One Night With the King
October 25, 2010
Two of the more fun traditions we have in Judaism are that of the Midrash and that of the Purim Spiel. Combine the two, add a little Hollywood magic, and you are likely to end up with something like “One Night with the King,” the 2006 film that dramatizes the Biblical book of Esther.
Like the best of Biblical epics, such as one of my favorite films, “The Ten Commandments,” the movie embellishes the original story and adds motivations and explanations that may be missing from the original text.
Purists may have trouble dealing with a more modern interpretation, but the average, contemporary filmgoer will find much to enjoy in this movie, which is based on the 2004 novel Hadassah: One Night with the King by Tommy Tenney.
The film doesn’t so much change the familiar story as it enhances it. For example, the original Biblical text mentions, in passing, the names of several of the King’s advisors including Memucan and Admantha, but we don’t really know much about who they are.
The film “One Night with the King” develops both of these as very important characters (played with great depth by Omar Sharif and John Noble, respectively). They have different points of view and head opposing factions within the court.
This allows Haman, like Iago, to cunningly play the two against each other. Haman pretends to be loyal to one and then betrays him to the other, allowing him to rise quickly within the political structure. Here, Haman is a master of the complex and deadly game of palace politics.
In some of the scenes, Haman can be very manipulative by being understated, and in others he shouts like Hitler as he tries to enrage a crowd with anti-Semitism. James Callis, who plays Haman, makes the perfect villain.
Another important addition the film makes to the Biblical Esther is the role of Hegai the Eunuch, played by Tommy Lister. In the original text, he is only mentioned briefly, but in the movie he becomes a very important, sympathetic character. At first he doesn’t think much of Esther as he prepares her to be judged by the King, but as he gets to know her, he comes to favor her above the other contestants, giving her advice and other positions of advantage.
And it probably goes without saying that Esther, too, played by Tiffany Dupont, becomes a much deeper and more complex character than she appears in the original text. Early on, she is deeply devoted to her people and is in love with a young Jew named Jesse ben Joseph (Jonah Lotan) who is never mentioned in the Bible.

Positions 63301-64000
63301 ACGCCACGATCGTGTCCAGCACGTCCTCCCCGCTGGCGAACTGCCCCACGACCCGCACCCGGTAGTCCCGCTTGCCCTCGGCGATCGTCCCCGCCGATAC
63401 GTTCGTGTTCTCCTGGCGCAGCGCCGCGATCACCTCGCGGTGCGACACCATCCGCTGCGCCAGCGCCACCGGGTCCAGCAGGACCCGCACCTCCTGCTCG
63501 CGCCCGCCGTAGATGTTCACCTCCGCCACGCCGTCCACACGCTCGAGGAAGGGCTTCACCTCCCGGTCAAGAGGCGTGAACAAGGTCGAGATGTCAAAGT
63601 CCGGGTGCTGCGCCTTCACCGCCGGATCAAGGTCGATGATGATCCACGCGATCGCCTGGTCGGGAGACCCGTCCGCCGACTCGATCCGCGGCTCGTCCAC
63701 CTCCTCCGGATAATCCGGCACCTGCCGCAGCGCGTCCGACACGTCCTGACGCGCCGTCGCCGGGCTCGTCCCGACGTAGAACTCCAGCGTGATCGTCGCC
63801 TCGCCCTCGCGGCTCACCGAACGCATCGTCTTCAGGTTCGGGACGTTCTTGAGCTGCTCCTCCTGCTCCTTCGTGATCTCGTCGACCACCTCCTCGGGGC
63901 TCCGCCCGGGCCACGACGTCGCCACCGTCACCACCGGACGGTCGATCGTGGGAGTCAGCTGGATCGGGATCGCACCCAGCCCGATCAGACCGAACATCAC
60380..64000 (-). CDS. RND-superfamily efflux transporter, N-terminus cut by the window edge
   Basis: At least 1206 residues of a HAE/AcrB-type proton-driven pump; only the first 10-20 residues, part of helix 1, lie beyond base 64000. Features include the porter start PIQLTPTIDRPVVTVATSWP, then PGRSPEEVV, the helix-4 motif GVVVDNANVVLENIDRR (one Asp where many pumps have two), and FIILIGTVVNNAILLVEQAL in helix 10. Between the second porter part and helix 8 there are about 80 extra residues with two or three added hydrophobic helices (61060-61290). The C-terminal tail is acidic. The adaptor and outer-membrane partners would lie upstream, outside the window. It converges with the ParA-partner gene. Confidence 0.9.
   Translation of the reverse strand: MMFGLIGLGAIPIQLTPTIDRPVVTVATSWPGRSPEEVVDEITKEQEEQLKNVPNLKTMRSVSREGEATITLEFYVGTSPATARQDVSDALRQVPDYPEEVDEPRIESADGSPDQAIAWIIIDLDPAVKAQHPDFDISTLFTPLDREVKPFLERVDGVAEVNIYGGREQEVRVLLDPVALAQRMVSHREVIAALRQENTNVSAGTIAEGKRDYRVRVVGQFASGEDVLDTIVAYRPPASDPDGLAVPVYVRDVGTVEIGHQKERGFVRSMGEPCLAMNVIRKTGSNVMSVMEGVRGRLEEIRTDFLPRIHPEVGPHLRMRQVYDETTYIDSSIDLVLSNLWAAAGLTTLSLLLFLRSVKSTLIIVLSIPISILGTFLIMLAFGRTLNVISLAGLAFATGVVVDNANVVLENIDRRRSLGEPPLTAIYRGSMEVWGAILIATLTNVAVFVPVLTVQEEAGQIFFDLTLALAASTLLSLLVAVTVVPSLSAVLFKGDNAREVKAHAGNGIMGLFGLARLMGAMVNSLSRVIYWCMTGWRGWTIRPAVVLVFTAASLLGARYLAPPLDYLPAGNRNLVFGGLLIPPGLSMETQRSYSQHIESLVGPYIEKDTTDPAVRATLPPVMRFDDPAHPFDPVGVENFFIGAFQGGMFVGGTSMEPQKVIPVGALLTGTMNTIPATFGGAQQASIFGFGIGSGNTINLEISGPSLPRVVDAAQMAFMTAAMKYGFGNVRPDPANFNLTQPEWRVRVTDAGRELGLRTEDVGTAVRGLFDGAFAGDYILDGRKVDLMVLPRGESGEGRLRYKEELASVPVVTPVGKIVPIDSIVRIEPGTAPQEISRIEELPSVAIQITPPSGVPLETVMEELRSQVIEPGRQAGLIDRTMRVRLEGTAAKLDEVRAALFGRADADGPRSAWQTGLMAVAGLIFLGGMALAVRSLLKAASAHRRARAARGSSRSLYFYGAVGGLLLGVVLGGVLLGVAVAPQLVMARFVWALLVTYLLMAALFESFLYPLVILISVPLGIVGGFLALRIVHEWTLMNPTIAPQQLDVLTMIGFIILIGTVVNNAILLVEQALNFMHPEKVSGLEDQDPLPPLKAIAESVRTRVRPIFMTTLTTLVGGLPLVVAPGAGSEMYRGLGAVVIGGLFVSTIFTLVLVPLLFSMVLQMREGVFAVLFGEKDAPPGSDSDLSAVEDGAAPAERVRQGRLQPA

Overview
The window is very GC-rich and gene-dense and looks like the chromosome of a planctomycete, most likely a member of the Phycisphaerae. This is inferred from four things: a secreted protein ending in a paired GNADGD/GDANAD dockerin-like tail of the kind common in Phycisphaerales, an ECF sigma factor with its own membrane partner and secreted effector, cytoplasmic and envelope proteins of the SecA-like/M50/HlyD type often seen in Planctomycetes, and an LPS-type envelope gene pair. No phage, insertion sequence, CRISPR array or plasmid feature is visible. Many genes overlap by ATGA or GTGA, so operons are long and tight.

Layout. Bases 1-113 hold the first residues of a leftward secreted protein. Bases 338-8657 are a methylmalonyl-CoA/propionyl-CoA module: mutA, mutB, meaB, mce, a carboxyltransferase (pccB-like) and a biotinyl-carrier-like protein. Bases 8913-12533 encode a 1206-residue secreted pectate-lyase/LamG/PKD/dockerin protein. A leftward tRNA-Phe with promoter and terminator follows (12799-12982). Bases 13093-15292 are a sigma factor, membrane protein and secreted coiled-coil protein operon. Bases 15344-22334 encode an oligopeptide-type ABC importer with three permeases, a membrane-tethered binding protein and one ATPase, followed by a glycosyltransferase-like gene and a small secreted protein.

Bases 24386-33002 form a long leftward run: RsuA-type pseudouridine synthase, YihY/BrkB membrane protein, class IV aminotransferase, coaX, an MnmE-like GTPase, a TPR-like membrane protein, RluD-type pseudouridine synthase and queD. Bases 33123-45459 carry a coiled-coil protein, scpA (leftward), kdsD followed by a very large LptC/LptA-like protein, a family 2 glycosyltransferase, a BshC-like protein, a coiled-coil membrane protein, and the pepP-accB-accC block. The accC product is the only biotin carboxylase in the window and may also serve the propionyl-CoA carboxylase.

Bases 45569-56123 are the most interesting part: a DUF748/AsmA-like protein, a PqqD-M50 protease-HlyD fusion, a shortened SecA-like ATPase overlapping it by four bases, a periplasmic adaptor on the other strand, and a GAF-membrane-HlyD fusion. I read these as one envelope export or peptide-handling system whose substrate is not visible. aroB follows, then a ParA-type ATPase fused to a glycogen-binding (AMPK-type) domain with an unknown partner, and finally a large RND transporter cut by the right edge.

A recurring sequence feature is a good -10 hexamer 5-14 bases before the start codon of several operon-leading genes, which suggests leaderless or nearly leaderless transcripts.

She is quite intelligent and literate in several languages—unusual for a woman of her time—and quickly recognizes the opportunity she has, if she were to become Queen. She regrets that she must reject Jesse for the chance to have a real impact on the Jewish people.
And when at last the hour comes for her real mettle to be tested, she must risk her life to try to save the Jewish people. This is very hard for her, but somehow she gathers the inner strength that she needs to appear before the King without being sent for.
The film also answers some age-old problems with the Biblical text that scholars have wrestled with. For one, who was this King Ahasuerus? There is no mention of him in the records of the Persian Empire. Some scholars think Ahasuerus was simply another name for Xerxes I, the Persian king who invaded Greece in 480BC. Perhaps he was his grandfather. Or his grandson. It’s hard to know for sure. Some scholars think there never was such a historical King; they believe that Ahasuerus was made up and, furthermore, the entire book of Esther is just a fictional story.
So how does the film answer this question? “One Night with the King” declares that Ahasuerus is indeed Xerxes I and gives him that name. More importantly, his invasion of Greece plays a huge role in the movie.